So you have the surgery; and the radiotherapy (and if you're lucky, like me, you avoid the chemotherapy). And then you start the five years' hormone therapy. Apart from the obvious trauma and shock to the system of instant onset of menopause (that lace fan I bought in Venice in September is getting a good work-out this summer), and an abiding suspicion that you don't think or concentrate as well as you used to, you're going ok. But then, after a visit to doctor and gynaecologist, you remember that long list of possible side-effects of tamoxifen.
I'm sitting up in bed at home, recovering from a general anaesthetic, yesterday, for a hysteroscopy to remove uterine polyps that grow under the influence of tamoxifen. So far, everything looks benign: just one more pathology report to go. At once stage Deborah, my lovely gynaecologist, was talking about endometrial cancer and a hysterectomy and chemotherapy and the whole works, but it seems I have got off lightly. Though with two more years of tamoxifen to go; and the way it seems to stay in the system, chances seem high I may have to go through this process again over the next few years.
It seems a little harder to blog about this than having breast cancer, and I wasn't sure I would. But I'm too groggy to do any work today, and am not really feeling strong enough to get out of bed. It involves rather more intimate body parts, too, I suppose: my "lady bits", as I think Ampersand Duck or Pavlov's Cat refer to them. I can remember being a bit appalled when still at school by a girlfriend who referred coyly to her mother's hospitalisation for "women's troubles." Though that's exactly what it is.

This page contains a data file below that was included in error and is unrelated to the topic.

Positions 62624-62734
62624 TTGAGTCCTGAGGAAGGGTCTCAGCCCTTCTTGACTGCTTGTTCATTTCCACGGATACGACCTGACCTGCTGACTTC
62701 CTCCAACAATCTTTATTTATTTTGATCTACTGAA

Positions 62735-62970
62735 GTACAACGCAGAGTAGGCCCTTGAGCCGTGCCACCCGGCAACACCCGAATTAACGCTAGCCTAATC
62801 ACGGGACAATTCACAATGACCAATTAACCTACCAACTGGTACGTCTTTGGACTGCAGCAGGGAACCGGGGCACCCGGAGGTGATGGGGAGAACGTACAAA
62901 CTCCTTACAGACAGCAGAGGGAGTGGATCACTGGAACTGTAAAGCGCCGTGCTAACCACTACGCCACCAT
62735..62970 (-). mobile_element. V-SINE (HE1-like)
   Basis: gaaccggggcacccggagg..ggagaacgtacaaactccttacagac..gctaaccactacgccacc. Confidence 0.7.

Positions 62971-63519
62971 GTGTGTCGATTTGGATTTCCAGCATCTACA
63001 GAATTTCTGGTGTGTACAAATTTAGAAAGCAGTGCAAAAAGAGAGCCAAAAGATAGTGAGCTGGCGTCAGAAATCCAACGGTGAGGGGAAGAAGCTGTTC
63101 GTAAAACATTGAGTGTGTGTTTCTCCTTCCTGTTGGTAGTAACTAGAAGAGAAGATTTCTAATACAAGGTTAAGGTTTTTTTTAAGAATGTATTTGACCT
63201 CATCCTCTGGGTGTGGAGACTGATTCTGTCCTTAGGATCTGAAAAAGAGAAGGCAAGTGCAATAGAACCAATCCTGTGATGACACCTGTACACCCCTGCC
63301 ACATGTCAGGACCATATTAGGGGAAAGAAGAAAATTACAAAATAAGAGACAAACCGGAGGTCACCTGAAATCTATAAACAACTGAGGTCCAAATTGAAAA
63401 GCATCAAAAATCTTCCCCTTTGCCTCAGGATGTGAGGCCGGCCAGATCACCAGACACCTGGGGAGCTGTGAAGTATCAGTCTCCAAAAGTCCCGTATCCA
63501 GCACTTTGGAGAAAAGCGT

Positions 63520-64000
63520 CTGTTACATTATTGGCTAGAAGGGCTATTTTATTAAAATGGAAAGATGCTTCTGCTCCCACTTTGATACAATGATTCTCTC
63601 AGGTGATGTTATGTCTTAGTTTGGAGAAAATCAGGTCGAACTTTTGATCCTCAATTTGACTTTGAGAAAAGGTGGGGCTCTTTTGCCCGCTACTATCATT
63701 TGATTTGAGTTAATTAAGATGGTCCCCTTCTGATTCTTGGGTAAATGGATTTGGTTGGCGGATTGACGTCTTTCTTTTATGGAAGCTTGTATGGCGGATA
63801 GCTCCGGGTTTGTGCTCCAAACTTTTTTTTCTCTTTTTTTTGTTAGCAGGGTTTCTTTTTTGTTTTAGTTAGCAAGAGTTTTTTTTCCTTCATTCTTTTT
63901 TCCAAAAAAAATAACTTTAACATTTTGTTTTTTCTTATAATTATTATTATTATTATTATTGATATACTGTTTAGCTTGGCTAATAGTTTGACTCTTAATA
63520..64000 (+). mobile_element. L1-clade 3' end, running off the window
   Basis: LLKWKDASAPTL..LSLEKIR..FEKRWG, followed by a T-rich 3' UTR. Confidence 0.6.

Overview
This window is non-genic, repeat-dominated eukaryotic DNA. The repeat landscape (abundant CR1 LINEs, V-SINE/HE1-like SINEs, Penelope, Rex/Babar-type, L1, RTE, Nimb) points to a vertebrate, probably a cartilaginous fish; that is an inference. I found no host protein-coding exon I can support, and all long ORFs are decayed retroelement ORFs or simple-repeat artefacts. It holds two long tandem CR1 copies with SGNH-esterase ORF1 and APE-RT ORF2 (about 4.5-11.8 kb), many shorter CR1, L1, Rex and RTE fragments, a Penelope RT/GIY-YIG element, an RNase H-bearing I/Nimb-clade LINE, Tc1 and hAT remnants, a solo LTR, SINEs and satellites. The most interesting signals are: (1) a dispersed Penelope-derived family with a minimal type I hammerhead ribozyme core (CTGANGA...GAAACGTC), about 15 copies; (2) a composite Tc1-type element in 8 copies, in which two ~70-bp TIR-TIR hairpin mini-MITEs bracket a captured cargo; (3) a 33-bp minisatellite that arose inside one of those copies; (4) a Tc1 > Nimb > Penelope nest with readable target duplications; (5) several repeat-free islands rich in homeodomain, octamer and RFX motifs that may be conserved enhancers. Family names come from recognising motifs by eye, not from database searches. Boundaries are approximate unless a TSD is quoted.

And also, my goodness, are heads of programs supposed to be blogging about their intimate bodies? Will having this administrative responsibility change the way I blog?
Yet again, I found myself fascinated by my surgeon and the entirely female team who attended me yesterday, with the exception of the orderly who wheeled me into surgery. Where Suzanne, the breast surgeon, is goddess-like in her attentiveness and authority, Deborah is equally direct and focussed, but a bit closer to the other side of the austerity—warmth spectrum. I was very sorry when she came round to visit me when I was back in the ward, to tell me that everything was looking fine, because I couldn't hold an intelligent conversation with her. For two or so hours, I would start to weep and feel I was about to black out, every time I opened my eyes. I can remember, similarly, waking up from breast surgery and sobbing. It's an acute form of the depressive affect of the general anaesthetic, but it's an object lesson in forms of chemical or hormonal depression that last longer: you know precisely what's causing it; and yet you can't stop feeling terrible.
I'm feeling much better today, though my lungs seem very heavy, and my legs and arms feel weak, so I still haven't got out of bed. I'll get up later, for the joyous resumption of our Friday night ritual with our mirror family (two academic parents; one girlchild Joel's age), back home after their sabbatical in Oxford.
I'm supposed to start Italian class again tomorrow morning: I'm going to load up one of the CDs and do some revision while I doze...